Evanston beaches will take on a new look this spring after the city bought 1,000 feet of roll-out portable walkways called Mobi-Mats, intended to provide a path to Lake Michigan at each of the city’s six beaches for people in wheelchairs, people with strollers and those who find it difficult to walk through sand.
It has also purchased three beach wheelchairs with balloon-size tires that can be easily pushed to the water.
City officials plan to have all this equipment in place before opening day of the beach in late May.
Kathy Chiwah and her 11-year-old son Santi tested one of the new wheelchairs on Wednesday. It was an emotional moment as Kathy took off from the Clark Street Beach House and ran to the lake with Santi in the new chair. They seemed to float above the chair’s round tires. Imagine what it must feel like to run for the first time with your child. There were tears.
“I’ve tried them before at water parks and they were big and cumbersome,” said Kathy of beach wheelchairs. “This was so easy to push that I can run with him.” She said she especially liked the chair because it is adjustable and has safety straps.
Said Santi, who got out of school early for the test: “What I really want is to go down to the beach, get on my knees and let the water get me.” It was too cold for that and he was bundled up, but he smiled as his mother ran with him to the water.
The new equipment is in part a response to “No way to the water,” an Evanston RoundTable story in August 2022 that detailed how only one city beach offered a complete path to the water for people who use wheelchairs.
The push to make beaches more accessible to people with disabilities was spearheaded by Audrey Thompson, who took over as director of the Parks and Recreation Department last year.
“This is all part of our desire to make the lakefront more accessible to all Evanston residents,” said Michael Callahan, assistant director.
The portable mobility walkways – like the ones in use during the beach season at the Clark Street Beach – were purchased by the city this winter for about $50,000. They are in storage now and will be rolled out at six beaches, including the Greenwood Street Beach, and extended to near the edge of the Lake Michigan shore before the season opens. They new mats will replace plastic boardwalks.
At first, one adult chair will be kept at the Clark Street Beach House for daily use. One adult and one smaller chair will be at the Dempster Beach, according to Callahan. But the chairs can be wheeled to any of the city’s six beaches.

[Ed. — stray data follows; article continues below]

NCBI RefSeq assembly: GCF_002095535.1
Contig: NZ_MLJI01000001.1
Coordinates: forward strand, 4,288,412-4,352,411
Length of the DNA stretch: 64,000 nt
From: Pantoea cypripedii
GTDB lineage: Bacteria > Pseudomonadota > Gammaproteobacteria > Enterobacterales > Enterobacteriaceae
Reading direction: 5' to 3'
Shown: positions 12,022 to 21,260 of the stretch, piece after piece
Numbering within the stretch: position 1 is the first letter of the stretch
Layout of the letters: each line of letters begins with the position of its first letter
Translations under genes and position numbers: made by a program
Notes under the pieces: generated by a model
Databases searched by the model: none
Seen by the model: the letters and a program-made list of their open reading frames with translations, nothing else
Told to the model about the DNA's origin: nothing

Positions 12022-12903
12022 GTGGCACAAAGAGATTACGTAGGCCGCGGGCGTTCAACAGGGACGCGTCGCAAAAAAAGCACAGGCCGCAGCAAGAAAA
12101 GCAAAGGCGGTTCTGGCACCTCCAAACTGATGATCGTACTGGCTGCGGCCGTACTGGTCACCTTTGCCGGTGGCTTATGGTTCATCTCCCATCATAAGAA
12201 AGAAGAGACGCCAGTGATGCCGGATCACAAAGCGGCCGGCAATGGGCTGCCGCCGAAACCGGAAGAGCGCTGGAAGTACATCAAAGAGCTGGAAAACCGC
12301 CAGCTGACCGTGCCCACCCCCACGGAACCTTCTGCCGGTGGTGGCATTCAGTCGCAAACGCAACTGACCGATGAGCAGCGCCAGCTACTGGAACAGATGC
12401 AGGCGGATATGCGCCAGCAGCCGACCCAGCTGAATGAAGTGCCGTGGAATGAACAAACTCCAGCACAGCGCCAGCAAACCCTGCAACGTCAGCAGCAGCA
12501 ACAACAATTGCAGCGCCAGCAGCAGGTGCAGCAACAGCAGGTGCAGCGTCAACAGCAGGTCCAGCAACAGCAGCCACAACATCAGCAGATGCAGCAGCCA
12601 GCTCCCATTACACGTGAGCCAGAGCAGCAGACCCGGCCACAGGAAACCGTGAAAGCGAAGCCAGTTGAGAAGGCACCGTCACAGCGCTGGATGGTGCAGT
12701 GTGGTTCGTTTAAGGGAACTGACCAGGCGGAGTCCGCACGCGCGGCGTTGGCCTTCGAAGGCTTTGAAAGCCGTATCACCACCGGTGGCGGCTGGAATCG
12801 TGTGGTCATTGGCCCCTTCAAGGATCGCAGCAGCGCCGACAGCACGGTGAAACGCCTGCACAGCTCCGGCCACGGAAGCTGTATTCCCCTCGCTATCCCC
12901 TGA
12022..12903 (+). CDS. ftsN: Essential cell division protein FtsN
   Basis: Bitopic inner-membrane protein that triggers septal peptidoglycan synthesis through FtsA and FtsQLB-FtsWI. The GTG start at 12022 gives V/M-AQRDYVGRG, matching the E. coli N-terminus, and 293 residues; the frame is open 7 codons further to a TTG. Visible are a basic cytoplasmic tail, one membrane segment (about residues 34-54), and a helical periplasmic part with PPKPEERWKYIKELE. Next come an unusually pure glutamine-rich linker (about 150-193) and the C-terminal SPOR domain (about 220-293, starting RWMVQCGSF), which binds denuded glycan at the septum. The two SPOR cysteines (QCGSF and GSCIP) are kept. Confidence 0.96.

“We are learning as we go,” he said, “That’s why we are soliciting feedback.”
The large chair cost the city about $2,900; the small chair costs about $2,600. They will be lent for free. More chairs will be ordered if there is demand, Callahan said.
“It’s a problem we hope to have,” he said.
The key will be making people aware of the chairs and mats. Chiwah suggested the parks department contact every Evanston social worker. Santi goes to District 65’s Park School, where she estimates more than 100 students could benefit from the equipment as well as students throughout the school district and in District 202. Access to the entire beach and the water will have a big impact, she said.
“The beaches are going to look different this year,” she said, “with lots of people who used to spend time inside.”
Santi got me with this quote:“What I really want is to go down to the beach, get on my knees and let the water get me.” YES!! We all want the water to get us. Excited for Santi to enjoy it too.
santi’s my homie🙏🏼🙏🏼🙏🏼
Goosebumps. The Chiwahs are the best. Everyone in Evanston deserves to touch the lake as often as they can. It’s the most special thing about living here.
Good work, Evanston Parks & Rec Dept.! Director Audrey Thompson and her team have moved with all deliberate speed to address not only accessibility but also other issues that needed attention and action. Thank you!
Thank you, Richard, for your coverage of this story. Many thanks to Audrey, Mike, Tim, and the Parks & Recreation team for making this happen!